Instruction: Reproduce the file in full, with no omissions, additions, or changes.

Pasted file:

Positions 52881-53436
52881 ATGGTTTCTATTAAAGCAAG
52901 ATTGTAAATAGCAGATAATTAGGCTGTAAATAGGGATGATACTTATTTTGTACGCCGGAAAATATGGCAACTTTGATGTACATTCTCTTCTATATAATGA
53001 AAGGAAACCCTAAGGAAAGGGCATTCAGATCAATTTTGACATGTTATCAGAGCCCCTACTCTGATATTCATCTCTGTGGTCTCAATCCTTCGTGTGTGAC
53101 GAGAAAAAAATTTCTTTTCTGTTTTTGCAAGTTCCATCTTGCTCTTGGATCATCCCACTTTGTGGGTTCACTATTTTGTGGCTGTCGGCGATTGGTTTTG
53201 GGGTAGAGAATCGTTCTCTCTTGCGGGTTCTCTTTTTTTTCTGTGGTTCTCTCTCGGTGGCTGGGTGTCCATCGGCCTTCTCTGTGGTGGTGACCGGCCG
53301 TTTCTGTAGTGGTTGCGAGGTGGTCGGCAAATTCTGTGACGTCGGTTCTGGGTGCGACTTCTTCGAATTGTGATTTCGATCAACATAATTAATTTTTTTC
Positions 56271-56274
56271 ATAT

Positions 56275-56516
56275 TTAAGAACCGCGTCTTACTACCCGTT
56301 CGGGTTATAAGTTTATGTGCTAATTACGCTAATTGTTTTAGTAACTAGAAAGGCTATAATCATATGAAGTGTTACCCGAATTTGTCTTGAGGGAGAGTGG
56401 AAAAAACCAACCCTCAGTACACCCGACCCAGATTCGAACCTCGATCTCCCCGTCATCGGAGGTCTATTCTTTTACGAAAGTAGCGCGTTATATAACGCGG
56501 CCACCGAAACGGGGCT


Positions 52881-53436
52881 ATGGTTTCTATTAAAGCAAG
52901 ATTGTAAATAGCAGATAATTAGGCTGTAAATAGGGATGATACTTATTTTGTACGCCGGAAAATATGGCAACTTTGATGTACATTCTCTTCTATATAATGA
53001 AAGGAAACCCTAAGGAAAGGGCATTCAGATCAATTTTGACATGTTATCAGAGCCCCTACTCTGATATTCATCTCTGTGGTCTCAATCCTTCGTGTGTGAC
53101 GAGAAAAAAATTTCTTTTCTGTTTTTGCAAGTTCCATCTTGCTCTTGGATCATCCCACTTTGTGGGTTCACTATTTTGTGGCTGTCGGCGATTGGTTTTG
53201 GGGTAGAGAATCGTTCTCTCTTGCGGGTTCTCTTTTTTTTCTGTGGTTCTCTCTCGGTGGCTGGGTGTCCATCGGCCTTCTCTGTGGTGGTGACCGGCCG
53301 TTTCTGTAGTGGTTGCGAGGTGGTCGGCAAATTCTGTGACGTCGGTTCTGGGTGCGACTTCTTCGAATTGTGATTTCGATCAACATAATTAATTTTTTTC
Positions 56271-56274
56271 ATAT

Positions 56275-56516
56275 TTAAGAACCGCGTCTTACTACCCGTT
56301 CGGGTTATAAGTTTATGTGCTAATTACGCTAATTGTTTTAGTAACTAGAAAGGCTATAATCATATGAAGTGTTACCCGAATTTGTCTTGAGGGAGAGTGG
56401 AAAAAACCAACCCTCAGTACACCCGACCCAGATTCGAACCTCGATCTCCCCGTCATCGGAGGTCTATTCTTTTACGAAAGTAGCGCGTTATATAACGCGG
56501 CCACCGAAACGGGGCT